7 Interview Tips For Employers Looking To Make The Best Possible Hire

Although the Irish economy has held steady in recent years, and even grown by roughly 5% last year, this is far from a guarantee of success for businesses.  Building the right team of employees is crucial to your success - and all savvy HR managers and business owners know this. But how do ensure that you are building the best team possible with everything else that is going on in your day-to-day job?  It all starts with the hiring process, and in many cases the interview is your number one chance to avoid bad hires, and build a successful team. Below, we've listed our top seven tips for HR managers and interviewers, so you can hone your company's interview process to a fine art. Properly applied, you can make sure that your business follows the Irish economy's overall trend toward growth. Once you do this, you'll be one step closer towards building your "dream team"!

Let’s take a look:


1. Be Well Prepared

Job interviews are a serious matter: don't make the mistake of thinking you can "wing" an interview. Even if you find a good candidate, chances are that you'll miss a few important questions if you aren't prepared. So always create your list of questions and follow-ups beforehand. If you're stuck, think about the following ideas when you brainstorm:

  • What employee skills and traits are required for the day-to-day operation of the role you are interviewing for?
  • What weaknesses could cause an employee to be an inefficient or unproductive part of your workplace?


2. Give the Candidate Adequate Information Before the Interview

Do you require your applicants to provide references? Is there any sort of dress code that they should follow, or other necessary information? Best practices dictate telling all applicants about these policies before the interview. As a plus, this can also eliminate interviewees who cannot follow instructions! Also, make sure you give the interviewee the information they need to be successful. Tell them what you will talk about, and the type of questions you are going to ask. You’re not trying to trick anyone, you are trying to find the best candidate. The best candidate is more often than not the person who prepares well given the information available.


3. Be Nice, and Develop Rapport Early

When you're interviewing a potential employee, you may be tempted to present your intimidating side, but there are better ways to assess the potential employee's strengths and weaknesses. People are more likely to be honest and forthright when they have rapport with an interviewer; this means that you should be friendly and conversational. Even if you're unsatisfied with an answer, do your best to stay impartial.  This will not only put the interviewee at ease, it will allow you to make a more objective, clearer decision about how they would function as an employee.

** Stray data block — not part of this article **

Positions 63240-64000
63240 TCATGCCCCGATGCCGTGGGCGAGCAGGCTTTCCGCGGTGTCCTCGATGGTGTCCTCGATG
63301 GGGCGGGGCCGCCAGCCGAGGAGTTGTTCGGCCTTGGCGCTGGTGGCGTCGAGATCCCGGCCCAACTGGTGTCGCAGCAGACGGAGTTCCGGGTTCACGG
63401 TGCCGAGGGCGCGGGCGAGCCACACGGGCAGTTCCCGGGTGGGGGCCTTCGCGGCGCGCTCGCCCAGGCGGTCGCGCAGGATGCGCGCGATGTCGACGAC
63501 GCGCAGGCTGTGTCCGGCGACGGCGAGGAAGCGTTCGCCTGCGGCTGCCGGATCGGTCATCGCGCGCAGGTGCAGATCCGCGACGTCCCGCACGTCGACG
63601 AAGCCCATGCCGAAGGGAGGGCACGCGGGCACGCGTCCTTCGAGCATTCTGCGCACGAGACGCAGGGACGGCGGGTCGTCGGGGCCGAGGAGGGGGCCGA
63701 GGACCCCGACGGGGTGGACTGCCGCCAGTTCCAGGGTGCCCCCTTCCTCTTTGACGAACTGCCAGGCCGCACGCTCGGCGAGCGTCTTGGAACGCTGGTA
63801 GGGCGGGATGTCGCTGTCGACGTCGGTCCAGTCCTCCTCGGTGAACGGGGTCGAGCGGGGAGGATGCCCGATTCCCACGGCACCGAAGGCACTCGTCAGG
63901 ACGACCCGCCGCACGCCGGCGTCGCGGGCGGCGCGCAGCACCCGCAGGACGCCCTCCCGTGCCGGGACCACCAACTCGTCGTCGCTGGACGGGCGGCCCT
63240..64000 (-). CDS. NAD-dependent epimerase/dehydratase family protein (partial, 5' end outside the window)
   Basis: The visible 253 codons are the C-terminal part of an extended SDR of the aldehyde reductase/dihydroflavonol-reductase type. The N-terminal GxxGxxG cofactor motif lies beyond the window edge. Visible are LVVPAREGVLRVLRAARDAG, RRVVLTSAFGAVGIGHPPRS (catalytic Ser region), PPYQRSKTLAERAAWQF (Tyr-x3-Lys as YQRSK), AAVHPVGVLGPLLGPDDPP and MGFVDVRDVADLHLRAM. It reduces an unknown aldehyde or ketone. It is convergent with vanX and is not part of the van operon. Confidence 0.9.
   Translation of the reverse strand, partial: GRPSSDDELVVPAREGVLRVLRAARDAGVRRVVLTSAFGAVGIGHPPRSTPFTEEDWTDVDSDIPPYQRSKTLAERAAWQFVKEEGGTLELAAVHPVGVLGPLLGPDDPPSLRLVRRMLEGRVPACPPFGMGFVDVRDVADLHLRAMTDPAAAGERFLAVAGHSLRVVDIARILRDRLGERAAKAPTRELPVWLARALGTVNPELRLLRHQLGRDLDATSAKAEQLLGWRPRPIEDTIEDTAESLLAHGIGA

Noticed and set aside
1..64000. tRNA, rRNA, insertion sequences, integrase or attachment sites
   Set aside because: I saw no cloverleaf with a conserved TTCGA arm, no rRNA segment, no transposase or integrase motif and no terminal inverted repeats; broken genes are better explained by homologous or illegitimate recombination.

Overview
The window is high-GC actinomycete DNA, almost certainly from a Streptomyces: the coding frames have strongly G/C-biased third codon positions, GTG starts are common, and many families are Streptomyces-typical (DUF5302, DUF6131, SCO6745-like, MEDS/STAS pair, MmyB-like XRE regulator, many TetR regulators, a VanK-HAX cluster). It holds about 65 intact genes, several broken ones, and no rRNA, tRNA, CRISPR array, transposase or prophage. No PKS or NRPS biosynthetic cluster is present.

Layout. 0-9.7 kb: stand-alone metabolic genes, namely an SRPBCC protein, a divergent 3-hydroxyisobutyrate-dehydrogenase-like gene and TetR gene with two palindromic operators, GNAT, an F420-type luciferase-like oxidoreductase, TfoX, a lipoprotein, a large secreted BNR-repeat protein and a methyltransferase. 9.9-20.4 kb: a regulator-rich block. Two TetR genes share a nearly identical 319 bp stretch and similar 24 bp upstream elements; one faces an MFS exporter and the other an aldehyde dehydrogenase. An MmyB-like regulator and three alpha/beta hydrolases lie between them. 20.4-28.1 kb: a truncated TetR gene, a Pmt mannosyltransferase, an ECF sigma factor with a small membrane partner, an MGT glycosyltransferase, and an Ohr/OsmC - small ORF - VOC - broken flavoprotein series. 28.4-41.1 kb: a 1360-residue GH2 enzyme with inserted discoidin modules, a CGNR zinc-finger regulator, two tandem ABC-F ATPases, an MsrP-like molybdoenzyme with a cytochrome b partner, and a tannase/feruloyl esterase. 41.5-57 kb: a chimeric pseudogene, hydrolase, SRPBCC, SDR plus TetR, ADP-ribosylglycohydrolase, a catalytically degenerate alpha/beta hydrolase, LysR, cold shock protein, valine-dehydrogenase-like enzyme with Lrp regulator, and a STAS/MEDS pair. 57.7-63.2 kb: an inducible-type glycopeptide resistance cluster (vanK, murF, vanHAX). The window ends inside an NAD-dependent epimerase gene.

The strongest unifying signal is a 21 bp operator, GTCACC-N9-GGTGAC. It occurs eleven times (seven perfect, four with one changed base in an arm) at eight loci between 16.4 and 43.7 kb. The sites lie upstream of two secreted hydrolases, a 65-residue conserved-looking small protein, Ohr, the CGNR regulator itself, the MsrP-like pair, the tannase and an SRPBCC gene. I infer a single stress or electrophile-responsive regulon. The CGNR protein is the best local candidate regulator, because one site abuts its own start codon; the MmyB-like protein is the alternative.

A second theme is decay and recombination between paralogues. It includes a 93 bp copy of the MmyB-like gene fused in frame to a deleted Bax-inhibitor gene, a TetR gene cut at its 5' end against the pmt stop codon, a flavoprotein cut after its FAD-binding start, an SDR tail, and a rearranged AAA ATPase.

4. Be Honest About Your Concerns About Their Application

Although the hiring process often requires some level of compromise - and from time to time, a leap of faith based on a "gut feeling" about a certain applicant - that doesn't mean that you should glance over potential red flags that are present in their application. Are they under, or over-qualified for the job? Do they have the requisite level of experience or education? Sometimes, it's worthwhile to overlook these deficiencies, but more often than not, you should follow your gut and your company's guidelines. But don’t lose a good candidate by keeping these things hidden. It may be uncomfortable for a moment, but bring your biggest concerns to the table and see how they handle it.


5. Actually Listen to Responses

This sounds simple, but in the chaos that often surrounds the interview process, the applicant's answers sometimes get lost in the mix. Instead of thinking about your next question, actually listen to the candidate's response and reply as if it were a normal conversation. Not only should you listen to the interviewee's responses, you should also listen for clues about the potential employee's attitude and demeanor from their answer.  For example, are their answers scripted and inauthentic? That could be a bad sign.


6. Make the Interview a Conversation, Not a Q&A

Even though you need to ask questions, you should take special care not to overwhelm the interviewee - remember that the interview process can be unnerving when you're sitting on the other side of the table.  To paraphrase an old Monty Python comedy bit, nobody expects the Spanish Inquisition! What exactly do we mean by "making an interview a conversation"? By no means are we suggesting that you shouldn't ask questions, but rather that you should provide some context to your questions. To illustrate what we mean, compare the following questions - each is essentially asking the same thing:

  1. What will you bring to our team?
  2. We have a very tight-knit office here, and we often divide into teams to accomplish tasks. What skills and abilities do you think you'll bring to that kind of environment?

Do you think question #1 or #2 will elicit a more natural and honest response? (Hint: It's the question with more words!)


7. Dress and Act Professionally

Last, but not least, let's address the topic of your own personal appearance. Just like your interviewee should dress up for the interview, so should you. Not only does this show the applicant that you are serious and business-like, it sets realistic expectations for day-to-day operations at your business.

What additional interview tips do you have for finding great candidates?